4. An assembly for prosthetic dentistry as claimed in claim 3 wherein said debris-collecting opening extends from said indexing leg-receiving opening to an exposed wall of said base.
5. An assembly for prosthetic dentistry as claimed in claim 3 wherein said debris-collecting opening extends from said indexing leg-receiving opening to a plane in which is disposed the tip of said locating leg.
6. A method of fabricating an assembly for prosthetic dentistry comprising the steps of:
(a) forming a model;
(b) embedding a pin in said model adjacent a tooth recess with an indexing leg of said pin and a locating leg of said pin projecting outwardly therefrom and with a retention member of said pin interconnecting said locator leg and said indexing leg embedded in said model;
(c) placing a sleeve on the free end of said indexing leg;
(d) forming a base for said model with said indexing leg and said locating leg and said sleeve embodied in said base and with the free end of said sleeve exposable; and
(e) removing said sleeve from said base to form a debris-collecting opening communicating with the opening in said base receiving said indexing leg.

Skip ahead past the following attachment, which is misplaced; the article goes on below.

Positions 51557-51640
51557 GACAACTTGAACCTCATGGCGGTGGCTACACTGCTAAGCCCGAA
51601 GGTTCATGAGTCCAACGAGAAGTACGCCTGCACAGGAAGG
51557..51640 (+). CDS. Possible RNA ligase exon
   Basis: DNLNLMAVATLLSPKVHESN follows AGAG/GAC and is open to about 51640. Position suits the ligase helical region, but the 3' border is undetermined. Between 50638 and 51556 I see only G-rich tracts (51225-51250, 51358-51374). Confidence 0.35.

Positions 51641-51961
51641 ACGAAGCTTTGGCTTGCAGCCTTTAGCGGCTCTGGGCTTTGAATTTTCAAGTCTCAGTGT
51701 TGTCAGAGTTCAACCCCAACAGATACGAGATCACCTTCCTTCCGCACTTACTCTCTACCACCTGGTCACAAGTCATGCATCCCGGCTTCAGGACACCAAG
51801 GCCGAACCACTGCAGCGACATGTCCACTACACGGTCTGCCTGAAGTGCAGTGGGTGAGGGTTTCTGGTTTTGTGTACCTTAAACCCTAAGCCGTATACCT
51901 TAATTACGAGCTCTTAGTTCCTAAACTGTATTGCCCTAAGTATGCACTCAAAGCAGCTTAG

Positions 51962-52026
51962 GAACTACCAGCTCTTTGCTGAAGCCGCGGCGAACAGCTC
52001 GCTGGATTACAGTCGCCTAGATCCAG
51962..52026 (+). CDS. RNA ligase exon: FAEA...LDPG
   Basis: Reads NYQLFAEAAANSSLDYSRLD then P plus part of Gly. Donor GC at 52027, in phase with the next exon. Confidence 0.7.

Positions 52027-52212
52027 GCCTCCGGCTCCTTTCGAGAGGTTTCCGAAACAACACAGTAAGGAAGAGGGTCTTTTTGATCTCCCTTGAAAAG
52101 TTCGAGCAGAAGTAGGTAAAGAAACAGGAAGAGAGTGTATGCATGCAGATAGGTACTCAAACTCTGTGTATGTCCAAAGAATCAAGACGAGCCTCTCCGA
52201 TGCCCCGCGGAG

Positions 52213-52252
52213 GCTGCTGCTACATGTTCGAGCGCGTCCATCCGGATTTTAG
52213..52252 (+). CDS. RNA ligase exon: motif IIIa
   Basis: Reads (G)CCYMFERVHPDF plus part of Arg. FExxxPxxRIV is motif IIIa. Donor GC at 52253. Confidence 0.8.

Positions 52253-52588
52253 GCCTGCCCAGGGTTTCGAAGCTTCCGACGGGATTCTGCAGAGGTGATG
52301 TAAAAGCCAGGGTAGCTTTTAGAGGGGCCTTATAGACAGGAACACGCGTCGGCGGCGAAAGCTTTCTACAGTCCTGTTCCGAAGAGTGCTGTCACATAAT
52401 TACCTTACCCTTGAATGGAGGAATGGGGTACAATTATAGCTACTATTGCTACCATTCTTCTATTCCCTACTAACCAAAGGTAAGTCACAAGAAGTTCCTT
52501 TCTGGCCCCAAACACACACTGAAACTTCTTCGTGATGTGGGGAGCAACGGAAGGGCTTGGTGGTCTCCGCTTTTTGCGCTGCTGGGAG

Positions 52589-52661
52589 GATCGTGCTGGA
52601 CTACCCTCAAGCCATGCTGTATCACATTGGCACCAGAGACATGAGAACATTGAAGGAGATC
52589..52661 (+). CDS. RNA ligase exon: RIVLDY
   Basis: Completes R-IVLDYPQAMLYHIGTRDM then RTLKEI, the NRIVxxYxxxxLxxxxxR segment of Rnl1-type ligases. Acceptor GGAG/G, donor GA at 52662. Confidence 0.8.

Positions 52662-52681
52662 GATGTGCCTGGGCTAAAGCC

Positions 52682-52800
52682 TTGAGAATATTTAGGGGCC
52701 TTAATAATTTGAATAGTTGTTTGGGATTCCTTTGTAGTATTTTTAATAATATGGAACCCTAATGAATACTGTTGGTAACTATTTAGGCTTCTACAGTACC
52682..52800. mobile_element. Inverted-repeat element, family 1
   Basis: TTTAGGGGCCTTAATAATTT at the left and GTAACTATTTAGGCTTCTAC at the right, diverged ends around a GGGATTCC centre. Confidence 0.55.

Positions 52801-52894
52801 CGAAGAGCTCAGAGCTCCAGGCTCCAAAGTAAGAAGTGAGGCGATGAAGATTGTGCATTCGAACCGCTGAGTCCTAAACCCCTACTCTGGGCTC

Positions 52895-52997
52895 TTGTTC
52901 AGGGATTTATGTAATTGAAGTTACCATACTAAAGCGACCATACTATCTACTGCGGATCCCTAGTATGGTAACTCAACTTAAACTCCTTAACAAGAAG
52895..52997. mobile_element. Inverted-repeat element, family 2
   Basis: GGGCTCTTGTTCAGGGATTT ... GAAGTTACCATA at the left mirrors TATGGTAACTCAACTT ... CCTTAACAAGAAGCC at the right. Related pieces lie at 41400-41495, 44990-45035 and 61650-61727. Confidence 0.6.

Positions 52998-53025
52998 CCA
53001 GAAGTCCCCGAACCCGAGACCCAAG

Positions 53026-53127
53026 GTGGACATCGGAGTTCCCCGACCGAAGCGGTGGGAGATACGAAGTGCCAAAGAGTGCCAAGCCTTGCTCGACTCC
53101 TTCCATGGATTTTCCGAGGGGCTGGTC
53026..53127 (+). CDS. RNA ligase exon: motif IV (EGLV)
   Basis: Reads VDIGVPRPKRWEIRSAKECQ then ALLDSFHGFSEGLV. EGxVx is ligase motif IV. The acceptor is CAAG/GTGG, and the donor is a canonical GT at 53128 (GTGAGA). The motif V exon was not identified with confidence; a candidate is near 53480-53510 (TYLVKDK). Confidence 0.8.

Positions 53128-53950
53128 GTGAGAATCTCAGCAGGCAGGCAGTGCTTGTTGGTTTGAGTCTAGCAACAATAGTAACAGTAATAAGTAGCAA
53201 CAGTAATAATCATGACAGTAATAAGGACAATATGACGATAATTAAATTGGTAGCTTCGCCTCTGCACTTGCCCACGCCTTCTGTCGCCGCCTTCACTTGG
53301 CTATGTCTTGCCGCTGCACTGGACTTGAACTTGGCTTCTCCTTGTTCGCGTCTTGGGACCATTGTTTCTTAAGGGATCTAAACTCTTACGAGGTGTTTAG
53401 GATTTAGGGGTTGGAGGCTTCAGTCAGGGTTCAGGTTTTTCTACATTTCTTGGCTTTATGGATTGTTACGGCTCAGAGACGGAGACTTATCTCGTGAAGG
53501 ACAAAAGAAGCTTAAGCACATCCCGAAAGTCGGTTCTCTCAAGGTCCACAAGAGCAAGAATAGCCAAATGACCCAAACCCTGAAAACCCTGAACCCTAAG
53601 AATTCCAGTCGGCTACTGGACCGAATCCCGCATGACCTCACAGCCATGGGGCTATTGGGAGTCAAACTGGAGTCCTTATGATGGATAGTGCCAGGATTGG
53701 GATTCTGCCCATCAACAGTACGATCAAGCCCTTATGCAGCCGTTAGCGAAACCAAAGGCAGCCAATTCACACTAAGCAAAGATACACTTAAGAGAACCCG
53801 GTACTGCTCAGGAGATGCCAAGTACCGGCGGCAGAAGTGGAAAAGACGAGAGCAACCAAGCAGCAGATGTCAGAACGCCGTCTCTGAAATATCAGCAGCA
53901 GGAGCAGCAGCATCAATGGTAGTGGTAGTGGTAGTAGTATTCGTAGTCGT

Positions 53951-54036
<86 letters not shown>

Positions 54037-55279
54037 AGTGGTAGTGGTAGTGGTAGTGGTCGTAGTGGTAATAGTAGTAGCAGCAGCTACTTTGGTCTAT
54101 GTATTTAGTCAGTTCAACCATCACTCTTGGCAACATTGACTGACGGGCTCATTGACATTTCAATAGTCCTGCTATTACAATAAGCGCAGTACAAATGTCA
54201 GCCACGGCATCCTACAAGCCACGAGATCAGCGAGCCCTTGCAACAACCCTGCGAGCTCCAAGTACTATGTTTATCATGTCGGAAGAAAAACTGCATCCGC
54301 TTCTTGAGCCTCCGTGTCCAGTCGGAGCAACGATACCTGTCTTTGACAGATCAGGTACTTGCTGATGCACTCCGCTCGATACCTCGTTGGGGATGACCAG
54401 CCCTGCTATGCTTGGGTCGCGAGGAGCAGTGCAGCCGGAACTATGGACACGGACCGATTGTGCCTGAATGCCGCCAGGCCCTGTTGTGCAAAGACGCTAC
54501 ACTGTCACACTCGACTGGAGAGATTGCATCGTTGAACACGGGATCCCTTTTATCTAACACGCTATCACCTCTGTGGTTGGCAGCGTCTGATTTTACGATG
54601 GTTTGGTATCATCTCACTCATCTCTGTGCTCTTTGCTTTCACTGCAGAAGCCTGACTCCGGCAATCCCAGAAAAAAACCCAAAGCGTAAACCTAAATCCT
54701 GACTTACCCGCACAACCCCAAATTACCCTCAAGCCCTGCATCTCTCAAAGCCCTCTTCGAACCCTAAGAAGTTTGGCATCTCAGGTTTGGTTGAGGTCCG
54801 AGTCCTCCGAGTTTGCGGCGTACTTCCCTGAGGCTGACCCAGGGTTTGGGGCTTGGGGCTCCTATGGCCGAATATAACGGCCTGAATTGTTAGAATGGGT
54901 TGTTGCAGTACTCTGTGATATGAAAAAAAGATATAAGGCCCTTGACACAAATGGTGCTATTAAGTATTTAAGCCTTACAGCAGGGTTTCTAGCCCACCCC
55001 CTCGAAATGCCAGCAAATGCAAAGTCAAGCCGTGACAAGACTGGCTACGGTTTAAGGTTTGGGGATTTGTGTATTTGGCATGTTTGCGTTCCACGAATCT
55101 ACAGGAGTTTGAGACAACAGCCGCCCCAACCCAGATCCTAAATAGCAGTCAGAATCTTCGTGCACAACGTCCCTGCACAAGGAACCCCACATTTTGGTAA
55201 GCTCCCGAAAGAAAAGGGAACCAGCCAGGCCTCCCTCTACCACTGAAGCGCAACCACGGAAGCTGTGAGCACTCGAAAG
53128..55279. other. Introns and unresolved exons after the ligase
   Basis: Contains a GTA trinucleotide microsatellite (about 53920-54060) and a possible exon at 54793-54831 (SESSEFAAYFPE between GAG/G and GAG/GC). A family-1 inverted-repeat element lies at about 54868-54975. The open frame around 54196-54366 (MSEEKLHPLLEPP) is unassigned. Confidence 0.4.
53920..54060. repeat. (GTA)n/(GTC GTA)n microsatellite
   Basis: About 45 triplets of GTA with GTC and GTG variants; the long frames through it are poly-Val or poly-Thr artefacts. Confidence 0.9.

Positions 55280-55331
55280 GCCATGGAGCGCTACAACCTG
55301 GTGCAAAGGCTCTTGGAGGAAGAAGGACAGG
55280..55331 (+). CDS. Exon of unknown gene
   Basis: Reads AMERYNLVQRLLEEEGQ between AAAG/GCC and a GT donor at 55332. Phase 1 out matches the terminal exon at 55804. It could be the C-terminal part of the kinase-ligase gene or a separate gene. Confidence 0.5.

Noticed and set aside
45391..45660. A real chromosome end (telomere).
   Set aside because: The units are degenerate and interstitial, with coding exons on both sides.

7. A method for fabricating an assembly for prosthetic dentistry as claimed in claim 6 and comprising the step of separating a section of said model having said pin embedded therein for providing a die separable from and replaceable in said model.
8. A method of fabricating an assembly for prosthetic dentistry as claimed in claim 7 wherein said sleeve is placed on the free end of said indexing leg so that the free end of said sleeve and the tip of locating pin extend an equal distance outwardly from said model.
9. A method of fabricating an assembly for prosthetic dentistry as claimed in claim 7 wherein said sleeve is placed on the free end of said indexing leg so that the tip of said sleeve and the tip of said locating pin are disposed in the same plane.
Description
BACKGROUND OF THE INVENTION

The present invention relates in general to models employed in restorative or prosthetic dentistry, and more particularly to an indexing pin and locating pin fixed in a removable die of a model and received by a base to which the model is secured.

In the making of a fixed dental prosthesis (i.e. gold and ceramic crown or bridge) it is required that an accurate replica of the existing teeth and gums (dentition) be made. The replicas, herein referred to as models, are made by taking an impression of dentition. Material capable of adapting to the exact shape and dimension of the dentition are, for example, silicon rubber and agar hydrocolloid. The impression is a "negative" model in which plaster, such as calcium sulfatehemihydrate, is poured. Upon removal from the impression, the plaster forms the model on which the prosthesis is constructed. The model is secured to a base of plaster to increase its overall strength.